Intelligence Minister Israel Katz called Tuesday for a military coalition against Iran if the Islamic Republic defied world powers by enriching military-grade uranium.
Katz’s remarks came as Prime Minister Benjamin Netanyahu was visiting European leaders to discuss Iran’s regional involvement and nuclear program, both seen by Israel as grave threats.
European powers have been scrambling to preserve a landmark deal over Tehran’s nuclear program since US President Donald Trump announced Washington’s withdrawal from the treaty in May.
Katz addressed Tehran’s threat to restart uranium enrichment at an “industrial level” if the 2015 pact falls apart.
“If the Iranians don’t surrender now, and try to return” to unsupervised uranium enrichment, “there should be a clear statement by the president of the United States and all of the Western coalition,” he said.
“The Arabs and Israel surely would be there too.”
The message should be that “if the Iranians return” to enriching uranium that could enable them to build a nuclear bomb, “a military coalition will be formed against them,” Katz told Israel Radio.
Iran’s supreme leader Ayatollah Ali Khamenei on Monday warned European leaders to drop their “dream” of Tehran continuing to curb its nuclear program despite renewed economic sanctions.
He also called Israel a “malignant cancerous tumor” that should be “removed and eradicated.”
The Iran deal paved the way for the partial lifting of international sanctions against the country, in exchange for Tehran curbing its nuclear program for several years.
Israel argues the lifting of sanctions under the nuclear deal allowed Iran to expand its presence in the Middle East, both through its own forces and with proxy groups.
It also says the time limits on the accord do not guarantee Iran will not eventually obtain nuclear weapons, while it also wants to see restrictions on Iranian missile development.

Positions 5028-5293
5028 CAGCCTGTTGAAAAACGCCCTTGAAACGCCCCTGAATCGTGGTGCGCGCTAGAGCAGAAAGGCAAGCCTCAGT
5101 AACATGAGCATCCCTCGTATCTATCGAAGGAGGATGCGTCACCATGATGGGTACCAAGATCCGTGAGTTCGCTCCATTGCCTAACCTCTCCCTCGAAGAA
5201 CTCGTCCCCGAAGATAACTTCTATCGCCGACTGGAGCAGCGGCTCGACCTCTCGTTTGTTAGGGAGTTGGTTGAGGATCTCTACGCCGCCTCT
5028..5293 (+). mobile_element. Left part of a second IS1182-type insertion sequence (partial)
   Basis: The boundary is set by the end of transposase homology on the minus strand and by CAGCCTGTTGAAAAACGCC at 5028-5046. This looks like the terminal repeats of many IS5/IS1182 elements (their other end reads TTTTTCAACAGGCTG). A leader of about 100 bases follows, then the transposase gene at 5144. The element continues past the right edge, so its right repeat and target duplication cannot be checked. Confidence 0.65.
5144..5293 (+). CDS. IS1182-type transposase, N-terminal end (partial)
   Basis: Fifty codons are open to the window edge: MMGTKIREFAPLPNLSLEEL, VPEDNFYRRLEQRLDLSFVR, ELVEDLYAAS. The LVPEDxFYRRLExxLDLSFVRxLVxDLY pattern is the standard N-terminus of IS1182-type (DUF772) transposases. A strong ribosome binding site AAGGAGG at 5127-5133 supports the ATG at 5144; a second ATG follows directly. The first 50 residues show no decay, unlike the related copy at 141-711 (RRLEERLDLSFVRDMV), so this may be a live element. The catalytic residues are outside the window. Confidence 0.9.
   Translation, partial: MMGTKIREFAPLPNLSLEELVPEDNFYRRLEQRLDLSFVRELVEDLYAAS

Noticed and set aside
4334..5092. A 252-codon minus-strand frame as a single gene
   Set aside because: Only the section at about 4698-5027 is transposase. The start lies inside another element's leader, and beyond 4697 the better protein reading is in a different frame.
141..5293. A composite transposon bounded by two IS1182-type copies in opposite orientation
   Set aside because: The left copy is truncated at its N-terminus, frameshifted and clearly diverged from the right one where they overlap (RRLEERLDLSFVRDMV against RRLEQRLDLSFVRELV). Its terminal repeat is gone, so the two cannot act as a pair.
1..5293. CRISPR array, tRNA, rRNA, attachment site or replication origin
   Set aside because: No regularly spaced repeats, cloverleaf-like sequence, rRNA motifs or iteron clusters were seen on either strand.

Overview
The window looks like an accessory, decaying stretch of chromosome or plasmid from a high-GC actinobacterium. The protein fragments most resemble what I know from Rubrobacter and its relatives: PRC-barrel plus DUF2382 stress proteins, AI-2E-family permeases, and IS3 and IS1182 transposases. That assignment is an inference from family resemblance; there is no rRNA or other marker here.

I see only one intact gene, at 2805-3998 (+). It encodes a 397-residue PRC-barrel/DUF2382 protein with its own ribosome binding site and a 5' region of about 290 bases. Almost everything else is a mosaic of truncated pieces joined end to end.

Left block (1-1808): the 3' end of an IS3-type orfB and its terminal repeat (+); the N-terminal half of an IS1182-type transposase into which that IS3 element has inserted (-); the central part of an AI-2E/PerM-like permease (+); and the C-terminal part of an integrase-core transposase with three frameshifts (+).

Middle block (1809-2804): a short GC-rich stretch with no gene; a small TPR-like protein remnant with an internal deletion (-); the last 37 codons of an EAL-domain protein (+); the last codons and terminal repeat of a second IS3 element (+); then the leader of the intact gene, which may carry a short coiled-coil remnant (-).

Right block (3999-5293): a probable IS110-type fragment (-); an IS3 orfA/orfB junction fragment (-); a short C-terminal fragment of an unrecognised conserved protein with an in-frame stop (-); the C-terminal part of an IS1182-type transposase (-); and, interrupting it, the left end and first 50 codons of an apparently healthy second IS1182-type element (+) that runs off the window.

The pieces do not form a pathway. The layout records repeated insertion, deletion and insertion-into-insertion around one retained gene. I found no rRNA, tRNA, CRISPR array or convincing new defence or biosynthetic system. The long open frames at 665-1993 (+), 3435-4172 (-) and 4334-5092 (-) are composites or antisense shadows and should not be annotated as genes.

Iran denies the pursuit of an atomic program for military purposes.
Netanyahu said that Iran would be the first and only subject on the agenda of his trip to Europe.
Intent on winning support for amending the nuclear deal with Iran and getting Iranian troops out of Syria, the prime minister will also meet with French President Emmanuel Macron and British Prime Minister Theresa May, both of whose countries are signatories to the deal.
Netanyahu warned Merkel that Iran’s presence in Syria should also worry Germany, given that Shiite militias there were intent on converting Sunni Muslims to their creed, with the result that a “new religious war” would break out in the Middle East and send further waves of refugees to Europe.
Israel fears that as the Syrian civil war winds down, Iran, whose forces and Shiite proxies have backed President Bashar Assad, will turn its focus to Israel.
The Israeli Air Force is believed to have carried out a number of airstrikes on Iranian positions in Syria. Last month, Iran fired dozens of rockets at Israeli positions in the Golan Heights, and Israel responded by striking several Iranian targets in Syria.
In his Monday meeting with German Chancellor Angela Merkel, Netanyahu warned that Iran was “seeking nuclear weapons to carry out its genocidal designs.”
“It’s important to prevent Iran from getting a nuclear weapon. We commit, and I commit again, that we will not let that happen,” he said.
Raphael Ahren contributed to this report.